Explore the Anatomy and Correct Alignment of Headstand Pose

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Yoga Anatomy: Avoid Hand and Wrist Injuries

Think of the number of times your hands and wrists are connected to the earth and carry your weight in a typical Hatha Yoga practice.  Like our feet, our hands frequently become a crucial foundation from which our postures build and express themselves.  Sustaining mindful engagement of our hands will support a life-long practice that is free of negative stress conditions and injuries to the wrist.  Let’s look at some anatomical aspects to give us empowerment and motivation to explore our unique positioning and engagement of the hands and wrists.

The wrists are formed by our 2 forearm bones (the radius and ulna).  They meet dat the wrist joint where there is cluster of small bones (carpal bones).  The carpal bones connect with 5 long bones (metacarpal bones) that make up the palm of the hand.  From there, the metacarpal bones connect to the bones of the fingers (phalanges). The carpal bones form a tunnel through which tendons and nerve tissue pass to service the hand and fingers.  One primary focus of hand engagement is to avoid collapsing into this tunnel and keeping excessive pressure from cascading into that track of muscle and nerve tissue.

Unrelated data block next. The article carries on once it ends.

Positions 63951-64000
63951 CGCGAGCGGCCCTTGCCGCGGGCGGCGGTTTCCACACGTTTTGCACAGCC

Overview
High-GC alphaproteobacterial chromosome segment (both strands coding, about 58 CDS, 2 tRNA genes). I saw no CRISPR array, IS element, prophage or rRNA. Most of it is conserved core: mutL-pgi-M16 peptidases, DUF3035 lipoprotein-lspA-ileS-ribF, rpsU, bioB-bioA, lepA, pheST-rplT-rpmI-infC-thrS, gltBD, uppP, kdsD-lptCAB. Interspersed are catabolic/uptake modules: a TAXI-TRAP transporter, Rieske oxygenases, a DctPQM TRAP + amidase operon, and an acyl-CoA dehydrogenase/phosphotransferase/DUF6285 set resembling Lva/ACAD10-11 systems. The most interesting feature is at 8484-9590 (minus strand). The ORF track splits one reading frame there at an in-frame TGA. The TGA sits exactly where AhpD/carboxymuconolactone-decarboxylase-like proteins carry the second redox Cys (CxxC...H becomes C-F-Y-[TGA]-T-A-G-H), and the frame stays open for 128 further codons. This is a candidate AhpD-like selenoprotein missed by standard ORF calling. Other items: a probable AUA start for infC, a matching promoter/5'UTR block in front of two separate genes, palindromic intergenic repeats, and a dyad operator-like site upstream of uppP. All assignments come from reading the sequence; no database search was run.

One primary focus of hand engagement is to avoid collapsing into this tunnel and keeping excessive pressure from cascading into that track of muscle and nerve tissue.

Another key structural area to consider is the joint connection between the ulna and the carpal bones.  If you turn your hand open (supination of the forearm and wrist), your ulna is the inside forearm bone (medial side).  Unlike the radius (lateral or thumb side) that has a direct joint connection to the carpal bones, the ulna has indirect joint connection.  Instead, there is a piece of fibrocartilage (designed to absorb stress forces) between the ulna and carpal bones along with a network of supporting ligaments – this area is called the Triangular Fibrocartilage Complex.  When we look at the overall differences in joint connection, the radius also has a larger joint surface compared to the ulna.  This gives indication that most people are best served to deliver a greater proportion of their force and energy through the radial side of the wrist than through the ulnar side.

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